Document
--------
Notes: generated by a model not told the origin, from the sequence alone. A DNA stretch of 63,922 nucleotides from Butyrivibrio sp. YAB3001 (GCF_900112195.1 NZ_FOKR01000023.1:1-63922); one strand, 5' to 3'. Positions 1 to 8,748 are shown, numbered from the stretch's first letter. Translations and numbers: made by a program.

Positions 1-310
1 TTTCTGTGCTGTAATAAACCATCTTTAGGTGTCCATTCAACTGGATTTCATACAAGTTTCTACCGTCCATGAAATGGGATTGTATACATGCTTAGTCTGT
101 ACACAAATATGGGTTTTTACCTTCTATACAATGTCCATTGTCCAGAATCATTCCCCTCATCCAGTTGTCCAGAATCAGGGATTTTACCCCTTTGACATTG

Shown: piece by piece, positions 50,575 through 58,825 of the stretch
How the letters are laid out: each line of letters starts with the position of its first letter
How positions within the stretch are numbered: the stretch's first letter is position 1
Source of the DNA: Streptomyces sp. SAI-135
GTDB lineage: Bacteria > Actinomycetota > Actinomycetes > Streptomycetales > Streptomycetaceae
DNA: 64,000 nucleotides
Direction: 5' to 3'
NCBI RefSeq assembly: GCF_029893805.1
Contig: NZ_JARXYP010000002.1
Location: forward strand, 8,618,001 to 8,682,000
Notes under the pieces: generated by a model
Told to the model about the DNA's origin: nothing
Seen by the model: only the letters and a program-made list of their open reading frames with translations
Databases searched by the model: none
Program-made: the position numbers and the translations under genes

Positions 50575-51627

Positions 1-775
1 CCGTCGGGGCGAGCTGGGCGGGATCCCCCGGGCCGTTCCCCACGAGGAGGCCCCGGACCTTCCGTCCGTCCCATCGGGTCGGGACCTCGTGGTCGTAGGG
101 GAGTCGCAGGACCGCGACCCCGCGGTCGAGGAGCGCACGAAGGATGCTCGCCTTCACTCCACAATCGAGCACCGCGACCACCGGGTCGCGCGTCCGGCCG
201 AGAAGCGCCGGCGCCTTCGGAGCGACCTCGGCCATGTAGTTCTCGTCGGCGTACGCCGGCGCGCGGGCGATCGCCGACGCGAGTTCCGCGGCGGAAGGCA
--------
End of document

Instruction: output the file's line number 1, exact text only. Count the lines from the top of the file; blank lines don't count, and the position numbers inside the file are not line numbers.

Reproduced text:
Notes: generated by a model not told the origin, from the sequence alone. A DNA stretch of 63,922 nucleotides from Butyrivibrio sp. YAB3001 (GCF_900112195.1 NZ_FOKR01000023.1:1-63922); one strand, 5' to 3'. Positions 1 to 8,748 are shown, numbered from the stretch's first letter. Translations and numbers: made by a program.